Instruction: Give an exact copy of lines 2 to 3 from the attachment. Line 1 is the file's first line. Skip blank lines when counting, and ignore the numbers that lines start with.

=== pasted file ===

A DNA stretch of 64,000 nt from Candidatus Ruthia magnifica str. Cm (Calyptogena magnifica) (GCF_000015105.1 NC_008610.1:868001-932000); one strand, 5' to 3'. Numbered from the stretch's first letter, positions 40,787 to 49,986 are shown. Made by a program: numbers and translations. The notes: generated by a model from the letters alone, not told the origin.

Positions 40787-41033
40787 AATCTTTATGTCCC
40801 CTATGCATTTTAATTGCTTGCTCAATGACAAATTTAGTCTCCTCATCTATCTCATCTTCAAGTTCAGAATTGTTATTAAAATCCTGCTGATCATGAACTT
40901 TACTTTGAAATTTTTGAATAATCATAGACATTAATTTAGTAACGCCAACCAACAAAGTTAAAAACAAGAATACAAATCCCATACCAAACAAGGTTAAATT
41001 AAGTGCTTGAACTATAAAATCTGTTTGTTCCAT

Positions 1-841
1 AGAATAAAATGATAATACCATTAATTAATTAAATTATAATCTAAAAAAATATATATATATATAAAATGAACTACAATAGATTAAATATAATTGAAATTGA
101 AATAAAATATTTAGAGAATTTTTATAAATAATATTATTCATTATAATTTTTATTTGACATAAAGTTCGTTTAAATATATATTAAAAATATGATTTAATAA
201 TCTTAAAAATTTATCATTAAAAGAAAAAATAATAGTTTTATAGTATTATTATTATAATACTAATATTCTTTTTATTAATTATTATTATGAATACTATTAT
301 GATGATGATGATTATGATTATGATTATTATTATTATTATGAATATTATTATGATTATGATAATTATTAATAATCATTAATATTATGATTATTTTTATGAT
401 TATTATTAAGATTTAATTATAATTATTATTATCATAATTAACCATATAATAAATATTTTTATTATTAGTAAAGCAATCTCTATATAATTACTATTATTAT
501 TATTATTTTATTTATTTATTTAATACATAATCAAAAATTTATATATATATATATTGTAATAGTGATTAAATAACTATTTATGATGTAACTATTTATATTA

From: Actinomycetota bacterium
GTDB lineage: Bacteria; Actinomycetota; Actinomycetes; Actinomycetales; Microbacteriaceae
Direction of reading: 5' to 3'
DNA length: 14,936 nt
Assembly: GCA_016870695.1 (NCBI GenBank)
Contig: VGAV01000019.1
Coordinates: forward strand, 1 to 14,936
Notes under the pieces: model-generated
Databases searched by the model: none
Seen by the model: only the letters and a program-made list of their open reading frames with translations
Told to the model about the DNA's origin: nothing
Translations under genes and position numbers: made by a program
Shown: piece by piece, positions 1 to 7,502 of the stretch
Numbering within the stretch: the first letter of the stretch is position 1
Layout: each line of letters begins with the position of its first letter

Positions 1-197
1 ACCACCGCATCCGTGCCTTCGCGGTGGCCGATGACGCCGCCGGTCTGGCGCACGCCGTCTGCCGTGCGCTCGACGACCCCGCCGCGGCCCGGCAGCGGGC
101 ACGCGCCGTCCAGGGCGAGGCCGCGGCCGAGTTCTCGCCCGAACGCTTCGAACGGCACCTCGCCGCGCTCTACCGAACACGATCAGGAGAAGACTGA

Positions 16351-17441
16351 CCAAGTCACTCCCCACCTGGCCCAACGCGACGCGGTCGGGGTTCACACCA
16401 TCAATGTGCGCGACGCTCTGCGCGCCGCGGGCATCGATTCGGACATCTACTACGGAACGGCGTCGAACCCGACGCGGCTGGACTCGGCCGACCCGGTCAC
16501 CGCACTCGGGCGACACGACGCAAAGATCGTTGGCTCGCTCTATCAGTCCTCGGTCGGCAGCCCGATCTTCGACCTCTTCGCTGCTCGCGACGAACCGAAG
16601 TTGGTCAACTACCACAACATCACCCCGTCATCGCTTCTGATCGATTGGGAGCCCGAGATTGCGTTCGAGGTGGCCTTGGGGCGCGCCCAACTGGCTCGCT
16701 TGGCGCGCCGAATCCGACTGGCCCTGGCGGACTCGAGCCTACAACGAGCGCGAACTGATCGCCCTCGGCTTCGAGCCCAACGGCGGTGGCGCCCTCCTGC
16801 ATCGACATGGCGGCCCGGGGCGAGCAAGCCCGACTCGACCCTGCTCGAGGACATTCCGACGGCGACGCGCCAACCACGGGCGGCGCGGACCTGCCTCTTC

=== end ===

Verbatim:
Positions 40787-41033
40787 AATCTTTATGTCCC